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Children orphaned by tornadoes carry on, and grieve

By Reuters
Saturday, May 28, 2011 11:07 EDT
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PHIL CAMPBELL, Ala (Reuters) – Five-year-old Garrett LeClere survived the devastating twister that struck Phil Campbell, Alabama on April 27 with two broken arms and a fractured skull.

His parents did not make it. Rescuers searched for a day before finding the bodies of Jay and Amy LeClere beneath the rubble of their home.

“They are with Jesus,” Garrett told Reuters this week.

Many children lost loved ones in the killer tornadoes that carved up 610 miles of Alabama last month and left 238 dead. Though there is no official state count, a Reuters review of storms victims’ obituaries found that at least eight young people were completely orphaned.

For those children, it will take years to process their experience and realign with their new normal, experts said.

“The trauma is deep. The wound is deep. Being orphaned is what we call a forever loss,” Dr. Jane Aronson, Chief Executive of Worldwide Orphans Foundation, said on Friday.

“You cannot tell them when to heal, and that can take a very long time.”

Fundraising efforts are underway in St. Clair County, Alabama, to help three sisters who lost their parents and other relatives in a twister there.

Cicely Sanders, a 21-year-old college student, plans to care for her younger sisters, ages 14 and 18, said Kandy Smith, a retired teacher leading the effort to raise money.

The 18-year-old Sanders daughter remains hospitalized with a shattered pelvis.

Cicely “says a house isn’t a home without a mom and dad, but is holding up her head and doing her best,” Smith said.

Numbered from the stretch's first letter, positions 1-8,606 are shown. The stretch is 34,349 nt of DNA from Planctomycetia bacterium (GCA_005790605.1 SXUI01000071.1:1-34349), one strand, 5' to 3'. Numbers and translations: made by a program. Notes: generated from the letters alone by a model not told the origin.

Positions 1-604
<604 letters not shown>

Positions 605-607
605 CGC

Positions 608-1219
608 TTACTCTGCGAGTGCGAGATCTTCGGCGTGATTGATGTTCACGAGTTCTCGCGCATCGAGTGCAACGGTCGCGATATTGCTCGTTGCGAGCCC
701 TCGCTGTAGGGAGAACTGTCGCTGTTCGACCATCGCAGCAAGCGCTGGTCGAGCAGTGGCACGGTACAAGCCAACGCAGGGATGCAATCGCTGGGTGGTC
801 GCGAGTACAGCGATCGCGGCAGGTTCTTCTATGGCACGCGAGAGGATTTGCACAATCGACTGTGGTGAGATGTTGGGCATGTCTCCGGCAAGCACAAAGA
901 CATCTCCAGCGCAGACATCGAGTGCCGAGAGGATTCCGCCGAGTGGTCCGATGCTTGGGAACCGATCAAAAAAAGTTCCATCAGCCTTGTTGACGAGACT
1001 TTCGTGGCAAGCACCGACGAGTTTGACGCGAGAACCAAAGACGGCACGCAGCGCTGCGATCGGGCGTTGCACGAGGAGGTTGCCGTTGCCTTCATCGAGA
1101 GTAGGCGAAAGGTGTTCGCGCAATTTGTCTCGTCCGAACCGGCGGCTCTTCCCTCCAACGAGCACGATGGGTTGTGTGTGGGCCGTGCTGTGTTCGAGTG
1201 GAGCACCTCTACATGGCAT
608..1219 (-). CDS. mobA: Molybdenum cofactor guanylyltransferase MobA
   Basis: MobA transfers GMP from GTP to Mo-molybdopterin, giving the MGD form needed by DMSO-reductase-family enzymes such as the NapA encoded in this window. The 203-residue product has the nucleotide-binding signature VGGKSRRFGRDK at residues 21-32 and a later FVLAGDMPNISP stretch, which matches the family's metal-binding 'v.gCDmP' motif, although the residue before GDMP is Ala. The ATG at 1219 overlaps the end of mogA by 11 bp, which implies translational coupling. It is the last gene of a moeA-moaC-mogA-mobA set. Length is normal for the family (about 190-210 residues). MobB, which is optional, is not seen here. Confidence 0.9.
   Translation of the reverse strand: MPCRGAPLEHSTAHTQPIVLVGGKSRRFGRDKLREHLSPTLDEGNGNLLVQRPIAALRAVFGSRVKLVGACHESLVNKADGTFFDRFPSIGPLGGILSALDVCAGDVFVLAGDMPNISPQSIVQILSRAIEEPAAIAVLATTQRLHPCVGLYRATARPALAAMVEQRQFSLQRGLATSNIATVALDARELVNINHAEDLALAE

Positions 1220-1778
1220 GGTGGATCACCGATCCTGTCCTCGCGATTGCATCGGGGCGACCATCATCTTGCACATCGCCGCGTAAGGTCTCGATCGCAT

‘THEY WASTED THEIR LIVES’

Young disaster survivors often gain compassion and a higher level of moral development, said Andy McNiel, executive director of the Children’s Hospital’s Amelia Center in Birmingham, which specializes in trauma counseling.

But they are at a high risk for drug abuse, promiscuity and mental illness down the road if they do not properly work through their grief, McNiel said.

“Children are keen observers but poor interpreters, and there is no snake oil to take away grief,” he said.

Guilt is common, though some children do not quickly express their feelings.

Young Garrett LeClere does.

“I feel sorry for my parents,” he said. “They wasted their lives saving me.”

There was room enough in the family bathtub for only Garrett and his sister to weather the storm in Phil Campbell. The boy remembers the tub spinning and being lifted before he landed hard 200 yards from his leveled home.

“I heard myself scream really loud. The hurt was really painful,” he said.

His screams saved his life. A volunteer fire chief found Garrett covered in blood and mud and carried him in the back of a pickup to a hospital, where he remained for eight days.

Jeff McCormick, another volunteer fireman and the father of Garrett’s two half-siblings, heard rumors of a rescued 5-year-old John Doe when he arrived at the LeClere home to assist in the search for his injured daughter, ex-wife and her husband.

With some persistence, he cracked through privacy laws to locate Garrett and obtained a court order to become legal guardian of the blue-eyed, blonde-haired boy.

McCormick, a truck driver, and his current wife have taken off work since the storm to care for Garrett. In his new home last week, the child played with a new brother, hardly slowed by the blue casts on his arms.

His 13-year-old sister watched nearby, the storm scars on her face and arms still visible. She had delivered the news to Garrett about his parents.

“He is doing real good,” McCormick said. “He has his moments where he will break down and cry for 15 minutes. He takes comfort in thinking Jesus needed more angels, and his parents are looking out for him from heaven.”

(Writing by Colleen Jenkins; Editing by Jerry Norton and Greg McCune)

Mochila insert follows.

Reuters
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